Yeah, yeah, I know: “They had two Democratic senators when McCain and Flake were there.” Har dee har.

The dirty little secret about Maverick and Flake is that they almost always voted with Trump and McConnell. There was one enormous exception to that rule, when McCain voted no on ObamaCare repeal, but on most legislative matters and judicial confirmations they were on the team.

Kyrsten Sinema and Mark Kelly won’t be. And if you believe this new poll from OH Predictive Insights, those are the two people who’ll be representing Arizona in the Senate in 2021.

Retired astronaut Mark Kelly leads [Sen. Martha] McSally, the retired fighter pilot-turned-politician, by a 46 percent to 41 percent margin, according to the poll conducted by OH Predictive Insights, a Phoenix-based pollster, and released first to The Hill…

McSally has fallen behind, the poll suggests, as President Trump’s standing takes a hit in Arizona. Just 47 percent of likely voters in the state approve of Trump’s job performance, down from 50 percent in May and 54 percent in October. His disapproval rating has risen from 46 percent last October to 52 percent today…

The poll shows a dangerous trend for McSally, who now trails Kelly by 9 percentage points in Maricopa County, home to about 3 in 5 Arizona voters. In the group’s last poll, McSally trailed Kelly in Maricopa by 5 points…

Kelly leads virtually every key demographic group. He runs 5 points ahead of McSally among men, by 6 points among women, by 2 points among white voters and by 18 points among Hispanics.

Maricopa County was the difference in McSally’s race last year against Sinema, handing Sinema an advantage of 61,000 votes in a race she won by 56,000 overall. McSally’s not only losing badly there, she’s falling further behind. Kelly’s beating her in fundraising too, having taken in $8.4 million this year as of July 1 compared to McSally’s take of $5.5 million. I wonder what happens if the next month or two of polling looks just as bad, or worse, for her. Will McConnell panic and try to have McSally replaced as the nominee? Maybe get Trump to appoint her to an ambassadorship or a cabinet vacancy somewhere and try to talk Doug Ducey into the race?

Trump’s doing McSally no favors, as the excerpt notes, but his job approval is still six points higher than her vote share. How come? No, really, I’m asking. Arizona readers, explain to me why McSally chronically has such trouble in a state that’s still kinda sorta red. She’s staring down the barrel at the moment of a dubious distinction, losing Senate races in two consecutive elections in a state that should favor her. I realize she hurt herself on the trail last year when she withheld praise for an ailing John McCain, fearing that it might complicate her effort to hold off a populist insurgency in the primary, but supposedly she’s made peace with the McCains and now enjoys the advantage of incumbency. It’s not like she’s hidden herself away as a member of the Senate either in the short time she’s been there either. She introduced a bill last week in light of the El Paso massacre that would make domestic terrorism a crime, legislation that’s already attracting interest. She’s also stood out on the subject of sexual assault in the military, revealing that she was assaulted herself while also going to bat for Trump’s nominee for Joint Chiefs vice chairman by questioning the assault allegations against him.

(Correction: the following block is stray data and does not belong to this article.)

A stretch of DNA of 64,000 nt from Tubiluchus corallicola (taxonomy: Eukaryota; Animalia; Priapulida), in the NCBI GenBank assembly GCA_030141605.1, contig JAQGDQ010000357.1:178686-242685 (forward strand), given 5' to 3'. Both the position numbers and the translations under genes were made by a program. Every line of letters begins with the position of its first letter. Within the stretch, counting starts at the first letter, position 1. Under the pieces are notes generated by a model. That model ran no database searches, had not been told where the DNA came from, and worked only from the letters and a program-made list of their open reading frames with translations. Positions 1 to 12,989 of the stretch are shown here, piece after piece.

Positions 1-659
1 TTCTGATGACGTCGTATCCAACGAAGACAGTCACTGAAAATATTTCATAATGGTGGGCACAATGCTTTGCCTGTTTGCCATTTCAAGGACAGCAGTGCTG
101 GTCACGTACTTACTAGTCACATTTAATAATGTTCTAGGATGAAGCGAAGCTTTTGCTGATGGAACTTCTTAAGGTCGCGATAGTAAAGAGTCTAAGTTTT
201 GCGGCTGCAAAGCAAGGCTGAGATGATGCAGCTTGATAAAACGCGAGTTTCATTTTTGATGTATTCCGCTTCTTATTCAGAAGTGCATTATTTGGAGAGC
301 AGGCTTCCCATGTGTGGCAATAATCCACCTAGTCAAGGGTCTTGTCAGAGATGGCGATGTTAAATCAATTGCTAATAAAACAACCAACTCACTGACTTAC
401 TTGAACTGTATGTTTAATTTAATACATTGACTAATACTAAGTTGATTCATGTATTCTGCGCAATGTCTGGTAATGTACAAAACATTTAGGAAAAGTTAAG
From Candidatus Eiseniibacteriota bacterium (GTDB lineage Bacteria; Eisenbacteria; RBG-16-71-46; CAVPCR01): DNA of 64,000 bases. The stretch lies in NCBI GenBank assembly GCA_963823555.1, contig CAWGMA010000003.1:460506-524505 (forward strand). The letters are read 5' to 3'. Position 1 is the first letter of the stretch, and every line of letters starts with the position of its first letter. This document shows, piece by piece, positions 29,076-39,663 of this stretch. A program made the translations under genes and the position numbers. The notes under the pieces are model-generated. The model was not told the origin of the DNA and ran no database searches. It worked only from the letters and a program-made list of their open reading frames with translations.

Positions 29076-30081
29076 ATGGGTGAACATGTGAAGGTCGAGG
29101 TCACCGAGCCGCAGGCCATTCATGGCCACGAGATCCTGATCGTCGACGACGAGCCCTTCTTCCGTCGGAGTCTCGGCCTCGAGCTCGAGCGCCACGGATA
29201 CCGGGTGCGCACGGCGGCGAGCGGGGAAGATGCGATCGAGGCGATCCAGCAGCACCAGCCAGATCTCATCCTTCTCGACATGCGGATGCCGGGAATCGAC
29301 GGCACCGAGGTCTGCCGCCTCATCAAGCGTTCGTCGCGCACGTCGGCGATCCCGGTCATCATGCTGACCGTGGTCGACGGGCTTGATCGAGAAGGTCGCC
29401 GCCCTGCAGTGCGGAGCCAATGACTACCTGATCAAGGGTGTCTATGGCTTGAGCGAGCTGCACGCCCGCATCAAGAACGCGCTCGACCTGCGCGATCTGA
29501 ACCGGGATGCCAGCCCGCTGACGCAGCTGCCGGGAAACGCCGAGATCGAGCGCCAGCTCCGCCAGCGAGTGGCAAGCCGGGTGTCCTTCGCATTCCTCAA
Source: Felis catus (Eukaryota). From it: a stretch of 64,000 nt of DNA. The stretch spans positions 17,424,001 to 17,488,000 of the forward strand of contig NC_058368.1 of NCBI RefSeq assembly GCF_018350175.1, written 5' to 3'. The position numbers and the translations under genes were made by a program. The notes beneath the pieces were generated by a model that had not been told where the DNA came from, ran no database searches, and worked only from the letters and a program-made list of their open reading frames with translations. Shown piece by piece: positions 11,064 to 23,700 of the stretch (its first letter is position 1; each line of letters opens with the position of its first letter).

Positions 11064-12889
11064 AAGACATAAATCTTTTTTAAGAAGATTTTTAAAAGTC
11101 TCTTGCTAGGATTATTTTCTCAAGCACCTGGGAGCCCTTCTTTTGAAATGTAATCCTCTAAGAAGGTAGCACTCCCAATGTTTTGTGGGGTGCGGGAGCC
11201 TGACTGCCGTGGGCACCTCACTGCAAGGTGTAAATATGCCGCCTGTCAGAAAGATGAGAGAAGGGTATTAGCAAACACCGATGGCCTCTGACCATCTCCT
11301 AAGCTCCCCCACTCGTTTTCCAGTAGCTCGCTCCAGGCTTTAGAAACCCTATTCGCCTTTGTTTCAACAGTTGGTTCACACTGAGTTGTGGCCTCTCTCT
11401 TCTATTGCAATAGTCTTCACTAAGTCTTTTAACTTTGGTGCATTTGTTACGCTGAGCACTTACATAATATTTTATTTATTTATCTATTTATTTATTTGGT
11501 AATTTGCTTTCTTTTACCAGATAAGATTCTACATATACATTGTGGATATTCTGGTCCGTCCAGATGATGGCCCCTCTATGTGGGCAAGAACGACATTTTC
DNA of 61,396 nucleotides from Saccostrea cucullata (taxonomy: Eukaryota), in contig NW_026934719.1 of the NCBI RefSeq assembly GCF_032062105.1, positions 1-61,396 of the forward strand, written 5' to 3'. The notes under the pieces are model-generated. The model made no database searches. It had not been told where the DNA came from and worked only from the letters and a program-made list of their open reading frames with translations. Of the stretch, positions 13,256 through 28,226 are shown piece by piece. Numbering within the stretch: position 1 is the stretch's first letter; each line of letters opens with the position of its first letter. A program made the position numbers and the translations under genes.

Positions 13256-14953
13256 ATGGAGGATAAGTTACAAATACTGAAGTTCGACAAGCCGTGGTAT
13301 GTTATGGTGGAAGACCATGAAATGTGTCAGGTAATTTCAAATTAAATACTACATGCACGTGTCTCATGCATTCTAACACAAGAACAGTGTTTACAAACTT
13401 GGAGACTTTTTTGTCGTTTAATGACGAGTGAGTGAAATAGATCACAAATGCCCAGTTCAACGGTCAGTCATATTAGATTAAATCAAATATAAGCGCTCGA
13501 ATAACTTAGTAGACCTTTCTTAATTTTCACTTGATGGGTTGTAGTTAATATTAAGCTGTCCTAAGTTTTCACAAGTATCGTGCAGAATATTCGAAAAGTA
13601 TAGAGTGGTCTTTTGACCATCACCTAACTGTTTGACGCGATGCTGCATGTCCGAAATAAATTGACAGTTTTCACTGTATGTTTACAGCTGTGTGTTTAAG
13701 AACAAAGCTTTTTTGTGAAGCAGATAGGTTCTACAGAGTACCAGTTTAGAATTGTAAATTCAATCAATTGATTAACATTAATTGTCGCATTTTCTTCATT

Plus, she’s a distinguished Air Force veteran. So what’s the problem? Why is all of that not good enough for a state capable of electing McCain and Flake?

For all the hype about her supposedly being a bad candidate, I wonder if it’s simply her misfortune to have run into two very good candidates at a moment when her state is trending towards the center. Sinema is likable and positioned herself cannily as a centrist last year, a reputation she’s continued to cultivate in the Senate on matters like immigration. Kelly is famous twice over, once as an astronaut and the other as Gabby Giffords’s husband, and has spent the better part of 10 years leading gun-control initiatives that have endeared him to Democratic voters. He has connections in the party and the sympathy of Arizona voters, and he’s running in the midst of demographic change in his home state that’s steering it towards becoming a toss-up a la Colorado rather than a red stronghold like the deep south. On top of all that, McSally’s saddled with a relatively unpopular president from her own party who’s distinguished himself by engaging in an ongoing feud with the most famous politician to come out of Arizona since Barry Goldwater, even though that politician has been dead for a year now. Are we sure McSally’s a bad candidate rather than a victim of unusually bad circumstances?